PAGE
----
1. We get to hear some eclectic instruments on the record including Hammond and church organs. What instruments are you using and what was the album recording process like? For example, the crazy electronic production on Outsider, are you using analog synths or is it software based plugins?
I really enjoy discovering electronic sounds that fit within the feel of a current piece I’m working on. I just love molding them into shape to fit what sounds right to me. While I’d love to use more analog synths, most are software based. Admittedly this is solely due to budgetary constraints on the first record.
2. Something which is pervasive on this record is the stunning vocal harmonies. Where are they rooted in your musical DNA? Do you fit them into the song or do you come up with them first?
Beyond post writing alterations based on an occasional decisions to change a direction in a song, or the seemingly endless modifications to small areas once a song is mostly completed, the vocal harmonies are typically the last major portion that I write for a song. For me, much of what gets written is simply what sounds right to me. Like the melody line, I write harmony lines initially as single notes played on a piano and recorded into each piece. I then play those back to listen to make sure everything lines up and sounds cohesive. I often write a harmony line thinking it’s good, but after listening to the playback, certain portions don’t hit my ear right. For example, I may have the root and the fifth as melody and harmony at any given point in a song, but the notes that precede or succeed those don’t flow as well as they could within the phrase. In some cases, what is initially written creates musical conflict or semi-dissonance with other instrumentation within the song. So it all has to fit together well or I make alterations accordingly.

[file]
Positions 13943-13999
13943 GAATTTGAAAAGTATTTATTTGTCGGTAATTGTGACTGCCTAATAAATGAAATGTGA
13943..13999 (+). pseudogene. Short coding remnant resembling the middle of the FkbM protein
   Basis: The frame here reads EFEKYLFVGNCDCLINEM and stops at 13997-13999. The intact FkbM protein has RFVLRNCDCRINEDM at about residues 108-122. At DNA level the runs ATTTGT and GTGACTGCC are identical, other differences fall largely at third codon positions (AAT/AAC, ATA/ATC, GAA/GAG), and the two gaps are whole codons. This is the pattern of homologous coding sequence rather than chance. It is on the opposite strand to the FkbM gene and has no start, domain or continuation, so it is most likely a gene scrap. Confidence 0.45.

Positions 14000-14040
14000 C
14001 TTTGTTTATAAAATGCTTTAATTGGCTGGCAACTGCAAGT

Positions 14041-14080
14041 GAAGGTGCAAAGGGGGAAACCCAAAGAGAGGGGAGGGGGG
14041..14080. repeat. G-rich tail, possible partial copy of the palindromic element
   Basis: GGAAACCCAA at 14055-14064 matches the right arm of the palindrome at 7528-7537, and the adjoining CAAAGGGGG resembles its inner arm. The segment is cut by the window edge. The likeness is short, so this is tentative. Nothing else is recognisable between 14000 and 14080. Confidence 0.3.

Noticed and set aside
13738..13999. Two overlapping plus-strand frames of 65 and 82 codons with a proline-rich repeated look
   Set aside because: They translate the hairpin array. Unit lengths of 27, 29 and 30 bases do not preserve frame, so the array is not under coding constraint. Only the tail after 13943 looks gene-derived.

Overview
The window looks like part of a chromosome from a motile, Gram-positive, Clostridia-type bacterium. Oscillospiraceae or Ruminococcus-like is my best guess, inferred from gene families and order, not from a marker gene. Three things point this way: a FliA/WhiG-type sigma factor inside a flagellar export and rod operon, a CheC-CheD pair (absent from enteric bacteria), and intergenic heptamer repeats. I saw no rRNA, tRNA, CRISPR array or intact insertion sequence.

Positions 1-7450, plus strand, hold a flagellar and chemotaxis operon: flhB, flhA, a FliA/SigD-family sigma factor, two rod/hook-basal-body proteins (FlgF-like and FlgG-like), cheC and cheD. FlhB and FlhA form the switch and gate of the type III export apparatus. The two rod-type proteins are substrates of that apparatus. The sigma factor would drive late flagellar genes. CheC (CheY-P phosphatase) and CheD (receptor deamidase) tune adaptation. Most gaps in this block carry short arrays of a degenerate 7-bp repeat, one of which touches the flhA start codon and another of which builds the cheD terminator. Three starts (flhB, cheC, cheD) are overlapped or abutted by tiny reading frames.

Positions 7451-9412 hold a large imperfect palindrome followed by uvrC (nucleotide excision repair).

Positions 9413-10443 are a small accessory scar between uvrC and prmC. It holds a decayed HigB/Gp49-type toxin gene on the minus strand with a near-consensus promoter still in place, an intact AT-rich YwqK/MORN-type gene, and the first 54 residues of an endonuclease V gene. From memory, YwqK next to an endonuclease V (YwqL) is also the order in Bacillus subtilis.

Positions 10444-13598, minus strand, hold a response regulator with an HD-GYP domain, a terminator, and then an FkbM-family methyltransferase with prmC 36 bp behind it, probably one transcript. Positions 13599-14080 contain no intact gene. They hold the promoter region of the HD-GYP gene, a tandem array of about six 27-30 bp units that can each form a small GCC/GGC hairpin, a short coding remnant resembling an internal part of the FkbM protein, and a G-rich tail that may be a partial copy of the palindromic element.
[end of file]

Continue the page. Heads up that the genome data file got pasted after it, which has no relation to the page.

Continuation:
3. The chord changes and harmonies feel of the album is heavenly. What is your songwriting process like?
I usually begin with the main hook and write accompanying chord changes. Then I’ll go to the bassline, followed by building the other instrumentation around that. Next I’ll do the drums/percussion. Then I’ll move to the chorus using a similar process, followed by the bridge (if it feels like it needs one) and, in a few cases, a musical interlude. Once that is written I’ll concentrate on the melody line, followed by the lyrics to fit the feel and the rhythm of the melody line while maintaining the feel of the overall album. Finally I’ll write the harmony line or lines as it relates to everything else.
4. Can you please tell us more about your interesting logo?
I really wanted it to be a simple design, yet somewhat unique, original, and memorable. I’ve always been fascinated by symmetry expressed in shapes, angles, geometric design, etc. For developing this logo, I came up with roughly 12 different options in an excel spreadsheet. From there I narrowed it down to the rough final logo after receiving feedback from some close family and friends. I then hired a friend to do the design work which included a few tweaks/accents to the logo.
5. Could you please tell us about the thematic arc and concept of the album?
I would categorize the album as semi-conceptual, at least in my understanding of the term. There are reoccurring themes such as searching for kindness and empathy while struggling with loss coupled with the hunger for hope and garnering the strength to overcome. It’s a journey through a gamut of emotional struggles until acceptance and healing are finally reached.